DAVID BIANCULLI

Founder / Editor

ERIC GOULD

Associate Editor

LINDA DONOVAN

Assistant Editor

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MIKE HUGHES

GARY EDGERTON

ROGER CATLIN

KIM AKASS

GERALD JORDAN

TOM BRINKMOELLER

NOEL HOLSTON

 
 
 
 
 
Anthony Bourdain Eats the World
May 25, 2012  | By Eric Gould
 

Editor's Note: On Tuesday, May 29, CNN announced that Anthony Bourdain was joining the news network as host of a new weekend program in which Bourdain will travel the world looking at food and dining rituals. He will also provide commentary on other CNN programs. Bourdain's new CNN show is slated to air Sundays in primetime, and will launch in early 2013.

It's sometimes hard to tell whether Anthony Bourdain's No Reservations main focus really is on food, given the attention paid to culture, geography and politics.

On a recent, fascinating trip to Mozambique, for instance, Bourdain clearly found impossible not to discuss that nation's history of civil war, and the slow recovery from its devastating effects. The local food — an amazing melding of African, Arab and Mediterranean influences — was, of course, showcased, but there also were very somber discussions with residents about how, twenty years later, the country has not recovered from the nihilism that happened there.

On one of the show's recent on-air promos, Bourdain said: "We've been doing it for eight years, and I still don't know what the show's about."  And maybe that's the best thing about No Reservations, the food-oriented travelogue that debuted on the Travel Channel in 2005.

Bourdain is committed to avoiding anything remotely mainstream or touristy. He is passionate about tapping into the real feel of a place, and that means going off the grid, talking to the locals, discussing the history and finding the most down-beat spots with the best, most authentic food. While most globetrotting travel-show hosts would profile places pitched by tourism bureaus and restaurant publicists, Bourdain is more apt to get recommendations from a random cab driver or stranger in the street.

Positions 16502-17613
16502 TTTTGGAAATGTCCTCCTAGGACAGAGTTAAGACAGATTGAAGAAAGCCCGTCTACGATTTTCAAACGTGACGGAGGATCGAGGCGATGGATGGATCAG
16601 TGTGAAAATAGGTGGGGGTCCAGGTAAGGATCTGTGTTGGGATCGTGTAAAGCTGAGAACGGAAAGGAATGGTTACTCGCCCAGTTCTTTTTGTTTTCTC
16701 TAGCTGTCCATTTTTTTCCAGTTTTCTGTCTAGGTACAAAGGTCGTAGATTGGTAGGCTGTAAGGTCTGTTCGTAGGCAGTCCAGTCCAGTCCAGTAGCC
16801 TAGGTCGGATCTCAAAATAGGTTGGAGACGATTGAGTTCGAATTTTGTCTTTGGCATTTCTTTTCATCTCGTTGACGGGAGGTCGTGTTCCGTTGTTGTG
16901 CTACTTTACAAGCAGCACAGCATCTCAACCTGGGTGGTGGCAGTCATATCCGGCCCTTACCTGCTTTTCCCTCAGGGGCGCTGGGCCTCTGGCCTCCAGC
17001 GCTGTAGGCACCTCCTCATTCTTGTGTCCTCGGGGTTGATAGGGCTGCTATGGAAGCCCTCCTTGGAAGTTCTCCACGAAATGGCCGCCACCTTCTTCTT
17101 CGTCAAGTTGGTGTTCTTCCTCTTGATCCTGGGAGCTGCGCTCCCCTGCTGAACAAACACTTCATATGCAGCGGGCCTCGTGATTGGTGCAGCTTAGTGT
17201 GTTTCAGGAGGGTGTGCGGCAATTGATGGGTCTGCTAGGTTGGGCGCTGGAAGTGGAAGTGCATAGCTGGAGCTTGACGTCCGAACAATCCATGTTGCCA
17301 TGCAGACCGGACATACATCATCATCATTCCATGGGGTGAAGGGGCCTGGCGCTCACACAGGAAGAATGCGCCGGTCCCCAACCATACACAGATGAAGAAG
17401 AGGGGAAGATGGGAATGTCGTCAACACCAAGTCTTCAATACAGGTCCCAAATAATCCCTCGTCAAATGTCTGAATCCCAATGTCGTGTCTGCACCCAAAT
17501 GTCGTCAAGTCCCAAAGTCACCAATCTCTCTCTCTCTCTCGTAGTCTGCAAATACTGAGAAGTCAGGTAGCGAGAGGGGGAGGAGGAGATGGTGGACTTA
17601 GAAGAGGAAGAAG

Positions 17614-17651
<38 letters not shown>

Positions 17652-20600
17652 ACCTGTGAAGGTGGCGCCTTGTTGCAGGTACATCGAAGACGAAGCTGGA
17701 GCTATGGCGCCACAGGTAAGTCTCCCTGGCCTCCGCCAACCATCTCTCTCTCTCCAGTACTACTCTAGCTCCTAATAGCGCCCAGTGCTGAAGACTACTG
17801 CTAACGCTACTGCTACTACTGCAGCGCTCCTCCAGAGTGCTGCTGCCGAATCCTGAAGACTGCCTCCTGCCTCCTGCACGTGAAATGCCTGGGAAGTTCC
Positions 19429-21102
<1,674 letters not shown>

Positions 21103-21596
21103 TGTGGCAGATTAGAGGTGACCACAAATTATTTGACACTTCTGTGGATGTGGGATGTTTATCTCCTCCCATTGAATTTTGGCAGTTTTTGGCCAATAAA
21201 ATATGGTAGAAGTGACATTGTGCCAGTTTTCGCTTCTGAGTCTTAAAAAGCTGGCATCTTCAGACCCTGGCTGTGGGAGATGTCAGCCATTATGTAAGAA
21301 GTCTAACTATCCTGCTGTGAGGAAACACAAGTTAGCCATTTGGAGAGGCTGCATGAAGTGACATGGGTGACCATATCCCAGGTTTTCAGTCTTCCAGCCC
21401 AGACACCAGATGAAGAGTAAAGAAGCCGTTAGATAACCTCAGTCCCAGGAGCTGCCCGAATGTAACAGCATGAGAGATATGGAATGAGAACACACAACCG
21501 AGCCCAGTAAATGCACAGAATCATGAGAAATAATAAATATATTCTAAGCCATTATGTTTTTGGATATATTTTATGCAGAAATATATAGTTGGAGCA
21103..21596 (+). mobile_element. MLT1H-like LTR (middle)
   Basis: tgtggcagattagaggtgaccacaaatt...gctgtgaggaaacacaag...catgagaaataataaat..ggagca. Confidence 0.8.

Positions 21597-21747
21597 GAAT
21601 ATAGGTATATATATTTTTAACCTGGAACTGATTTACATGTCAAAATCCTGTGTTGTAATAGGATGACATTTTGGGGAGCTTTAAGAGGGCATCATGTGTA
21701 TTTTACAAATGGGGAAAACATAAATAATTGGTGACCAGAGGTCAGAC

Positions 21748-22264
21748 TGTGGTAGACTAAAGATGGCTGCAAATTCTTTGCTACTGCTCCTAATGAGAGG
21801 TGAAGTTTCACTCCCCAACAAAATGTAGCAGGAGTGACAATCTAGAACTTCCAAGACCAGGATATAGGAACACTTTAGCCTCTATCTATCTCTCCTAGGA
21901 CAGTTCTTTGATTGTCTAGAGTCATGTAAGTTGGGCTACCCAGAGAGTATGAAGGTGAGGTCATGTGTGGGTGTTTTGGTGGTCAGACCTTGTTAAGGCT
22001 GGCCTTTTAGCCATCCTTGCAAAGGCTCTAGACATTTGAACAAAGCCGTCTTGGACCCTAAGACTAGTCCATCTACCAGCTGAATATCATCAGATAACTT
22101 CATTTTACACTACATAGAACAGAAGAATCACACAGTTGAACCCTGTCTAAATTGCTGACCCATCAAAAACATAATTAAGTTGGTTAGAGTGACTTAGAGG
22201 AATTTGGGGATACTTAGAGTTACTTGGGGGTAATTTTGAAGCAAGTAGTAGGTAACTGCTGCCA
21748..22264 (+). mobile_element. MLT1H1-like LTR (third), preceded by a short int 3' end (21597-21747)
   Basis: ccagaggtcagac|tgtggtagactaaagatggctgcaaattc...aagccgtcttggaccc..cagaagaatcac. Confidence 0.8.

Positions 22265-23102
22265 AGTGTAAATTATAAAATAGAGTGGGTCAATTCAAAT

In addition to the Mozambique trip, Bourdain this season has visited the Croatian coast (left)  — and didn't duck talking about the Balkan war with his guides there.

He's also traveled to Finland, trudging through the winter gloom for reindeer carpacio, a shot-style drink called "Grandma Slippers" and a bizarre sauna treatment involving cupping and blodletting (below, right).

His next visit is to Baja and Tijuana, a destination traditionally associated with debauchery that's now being reformed under a government crackdown. There he investigates the local cuisine and finds the usual out-of-the-way spots, at one point eating fried chicken necks after a night of drinking.

Bourdain was an executive chef before publishing Kitchen Confidential: Adventures in the Culinary Underbelly in 2000. It popularly established him as a sort of hybrid: a gourmand who knows his food, and an intrepid adventurer — a Paul Theroux-meets-Hunter Thompson free-form essayist willing to go anywhere for an authentic experience and a great story.

Each episode of No Reservations is full of great stories. Bourdain and his crew are so well-travelled that it might be easier to list the places they haven't been, rather than list those they have. He has taken part in an Inuit seal hunt, visited Chernobyl for a low-dose radiation tour, gone to Kurdistan, The Azores, Macau... And, well, the list goes on.